China is several years ahead of other developed countries on the migration to a green economy, in clean technology production capacity, massive market penetration and green investments. China already has an extraordinary global green export potential. China leads in renewables, electric vehicles and battery production, incrementally regulating plastic solutions, high-speed rail, private clean tech investment, government environmental support and green bonds. China’s concurrent climate actions are gamechangers destined to have huge global competition impacts on energy, economic, transportation, industrial and other paradigms, perhaps more so than the climate crisis. But there are simultaneous contradictions. China is the world’s largest liquified natural gas importer, once again ramping up coal production and certainly not a leader on human rights.
The environmental footprint of an electric vehicle represents a sectorial industrial revolution, including the first lifecycle end of an EV battery. With existing technologies, 95% of an EV battery can be recycled for inclusion in a new EV battery and/or energy storage. The remaining 5% can be handled by third party recyclers. Because the price of mined lithium is rising exponentially, recycled EV battery materials are set to compete with mined content. The result is massive investments underway and planned for EV recycling, especially in China and Europe. The U.S federal government is supporting EV battery recycling and there is a nascent industry in Canada. But there remains a colossal challenge for the Canadian national and provincial governments to assure Canada is a major player alongside China and Europe.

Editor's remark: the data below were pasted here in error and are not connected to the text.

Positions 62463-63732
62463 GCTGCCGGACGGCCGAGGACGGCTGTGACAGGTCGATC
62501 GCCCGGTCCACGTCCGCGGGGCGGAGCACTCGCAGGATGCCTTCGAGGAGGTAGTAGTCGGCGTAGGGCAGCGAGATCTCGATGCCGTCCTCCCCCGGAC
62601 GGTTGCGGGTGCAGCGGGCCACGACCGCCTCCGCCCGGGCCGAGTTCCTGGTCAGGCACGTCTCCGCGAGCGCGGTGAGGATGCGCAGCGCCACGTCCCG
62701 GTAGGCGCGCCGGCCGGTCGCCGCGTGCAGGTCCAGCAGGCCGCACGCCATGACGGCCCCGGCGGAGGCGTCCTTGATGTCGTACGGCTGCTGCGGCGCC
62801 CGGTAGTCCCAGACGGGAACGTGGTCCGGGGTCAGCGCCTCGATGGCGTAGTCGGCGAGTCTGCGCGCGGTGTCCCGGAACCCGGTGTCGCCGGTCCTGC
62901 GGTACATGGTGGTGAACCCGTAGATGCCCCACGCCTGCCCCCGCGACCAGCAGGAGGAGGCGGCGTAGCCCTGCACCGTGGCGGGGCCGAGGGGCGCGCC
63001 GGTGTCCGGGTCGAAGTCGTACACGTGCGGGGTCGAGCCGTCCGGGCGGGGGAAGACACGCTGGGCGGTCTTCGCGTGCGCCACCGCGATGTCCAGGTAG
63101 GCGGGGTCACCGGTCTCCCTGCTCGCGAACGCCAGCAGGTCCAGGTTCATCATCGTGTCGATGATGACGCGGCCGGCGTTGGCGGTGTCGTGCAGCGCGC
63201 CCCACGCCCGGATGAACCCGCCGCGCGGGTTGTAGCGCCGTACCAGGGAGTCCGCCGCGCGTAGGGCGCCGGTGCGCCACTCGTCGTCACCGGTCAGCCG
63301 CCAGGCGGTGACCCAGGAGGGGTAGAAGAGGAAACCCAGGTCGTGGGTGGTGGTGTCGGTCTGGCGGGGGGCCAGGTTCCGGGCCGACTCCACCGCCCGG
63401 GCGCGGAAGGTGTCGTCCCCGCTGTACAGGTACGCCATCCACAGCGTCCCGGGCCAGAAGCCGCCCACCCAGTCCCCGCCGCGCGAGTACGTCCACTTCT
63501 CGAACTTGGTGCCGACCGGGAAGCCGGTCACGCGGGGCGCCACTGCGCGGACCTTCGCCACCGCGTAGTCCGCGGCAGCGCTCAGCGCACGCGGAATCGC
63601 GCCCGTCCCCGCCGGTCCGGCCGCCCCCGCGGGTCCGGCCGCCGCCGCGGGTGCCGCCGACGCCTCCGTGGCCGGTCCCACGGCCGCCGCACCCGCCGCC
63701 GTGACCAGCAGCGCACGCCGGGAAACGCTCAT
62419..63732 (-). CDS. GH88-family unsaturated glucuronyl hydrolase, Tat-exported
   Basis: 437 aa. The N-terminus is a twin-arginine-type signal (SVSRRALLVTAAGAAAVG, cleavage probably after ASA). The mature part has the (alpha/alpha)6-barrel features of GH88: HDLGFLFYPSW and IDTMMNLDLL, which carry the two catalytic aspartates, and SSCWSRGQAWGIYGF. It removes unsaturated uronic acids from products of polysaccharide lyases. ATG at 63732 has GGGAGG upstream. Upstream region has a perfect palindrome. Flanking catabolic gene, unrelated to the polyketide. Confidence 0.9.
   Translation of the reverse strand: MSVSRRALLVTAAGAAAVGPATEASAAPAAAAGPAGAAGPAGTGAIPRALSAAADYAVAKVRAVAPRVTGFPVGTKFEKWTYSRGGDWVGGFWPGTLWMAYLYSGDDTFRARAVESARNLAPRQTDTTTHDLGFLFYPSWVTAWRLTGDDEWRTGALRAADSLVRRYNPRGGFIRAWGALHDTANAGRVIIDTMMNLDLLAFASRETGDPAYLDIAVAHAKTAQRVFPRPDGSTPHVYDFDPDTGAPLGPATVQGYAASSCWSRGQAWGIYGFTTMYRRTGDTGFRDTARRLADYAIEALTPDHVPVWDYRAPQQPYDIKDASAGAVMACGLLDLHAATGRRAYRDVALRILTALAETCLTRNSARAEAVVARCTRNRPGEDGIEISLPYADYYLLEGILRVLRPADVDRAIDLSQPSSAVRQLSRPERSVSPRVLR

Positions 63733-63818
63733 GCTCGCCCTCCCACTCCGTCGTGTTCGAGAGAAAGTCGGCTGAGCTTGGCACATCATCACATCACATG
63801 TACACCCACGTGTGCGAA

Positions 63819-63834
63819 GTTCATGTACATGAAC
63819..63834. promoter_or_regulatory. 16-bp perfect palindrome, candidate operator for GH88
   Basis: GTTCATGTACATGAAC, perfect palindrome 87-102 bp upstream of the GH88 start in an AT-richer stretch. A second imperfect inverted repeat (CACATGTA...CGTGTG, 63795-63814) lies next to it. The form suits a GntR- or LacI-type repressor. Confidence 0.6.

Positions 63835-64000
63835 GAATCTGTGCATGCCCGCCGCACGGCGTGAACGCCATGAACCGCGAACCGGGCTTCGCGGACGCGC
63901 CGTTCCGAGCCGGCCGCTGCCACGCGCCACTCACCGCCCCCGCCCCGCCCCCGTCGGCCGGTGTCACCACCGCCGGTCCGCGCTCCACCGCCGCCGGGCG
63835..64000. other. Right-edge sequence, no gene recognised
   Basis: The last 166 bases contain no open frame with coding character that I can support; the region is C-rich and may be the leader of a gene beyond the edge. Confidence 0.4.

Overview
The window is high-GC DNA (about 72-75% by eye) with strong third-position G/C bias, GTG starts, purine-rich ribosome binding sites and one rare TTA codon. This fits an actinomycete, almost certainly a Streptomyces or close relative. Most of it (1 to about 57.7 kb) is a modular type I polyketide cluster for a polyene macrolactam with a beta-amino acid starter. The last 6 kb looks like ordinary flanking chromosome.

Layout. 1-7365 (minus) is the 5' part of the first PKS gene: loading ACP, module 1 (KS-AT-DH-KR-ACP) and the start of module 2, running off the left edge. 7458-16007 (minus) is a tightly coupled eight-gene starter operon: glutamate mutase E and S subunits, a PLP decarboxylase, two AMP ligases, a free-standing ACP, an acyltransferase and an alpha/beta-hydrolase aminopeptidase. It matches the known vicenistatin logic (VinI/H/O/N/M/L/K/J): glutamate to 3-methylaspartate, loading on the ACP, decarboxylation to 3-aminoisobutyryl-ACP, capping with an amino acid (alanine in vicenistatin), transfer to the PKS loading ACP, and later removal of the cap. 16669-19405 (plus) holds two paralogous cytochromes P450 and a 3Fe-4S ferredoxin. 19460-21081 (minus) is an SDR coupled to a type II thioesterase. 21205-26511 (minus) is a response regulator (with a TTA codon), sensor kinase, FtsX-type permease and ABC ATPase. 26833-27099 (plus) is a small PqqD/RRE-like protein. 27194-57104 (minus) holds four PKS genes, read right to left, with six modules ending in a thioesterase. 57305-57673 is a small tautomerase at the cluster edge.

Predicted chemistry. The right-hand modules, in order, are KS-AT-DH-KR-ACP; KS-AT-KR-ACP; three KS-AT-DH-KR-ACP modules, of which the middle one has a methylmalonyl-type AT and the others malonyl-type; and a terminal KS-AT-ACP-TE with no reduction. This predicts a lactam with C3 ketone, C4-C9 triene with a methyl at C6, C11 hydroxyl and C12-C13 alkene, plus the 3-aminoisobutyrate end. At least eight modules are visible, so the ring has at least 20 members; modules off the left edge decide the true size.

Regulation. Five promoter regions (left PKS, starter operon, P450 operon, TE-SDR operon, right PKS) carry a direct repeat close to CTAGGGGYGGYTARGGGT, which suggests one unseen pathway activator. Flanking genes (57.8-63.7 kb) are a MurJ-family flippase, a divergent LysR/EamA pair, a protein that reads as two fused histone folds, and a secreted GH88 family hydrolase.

Justin Trudeau announced another of his Liberal government’s green plans in December. I have lost track of how many green plans we have had, but not a single one has met its targets. With the prime minister set to officially meet with the new U.S. president Tuesday, the Liberals’ environmental agenda looks embarrassingly unambitious by comparison.
Raising the price of carbon is one of the pillars of the government’s latest plan to reduce greenhouse gas emissions. But there are no magic bullets and piecemeal measures don’t work.
In other regions that have carbon pricing mechanisms, such as the European Union and China (with its pilot schemes), climate change abatement plans consist of many complementary measures, including stringent legislation.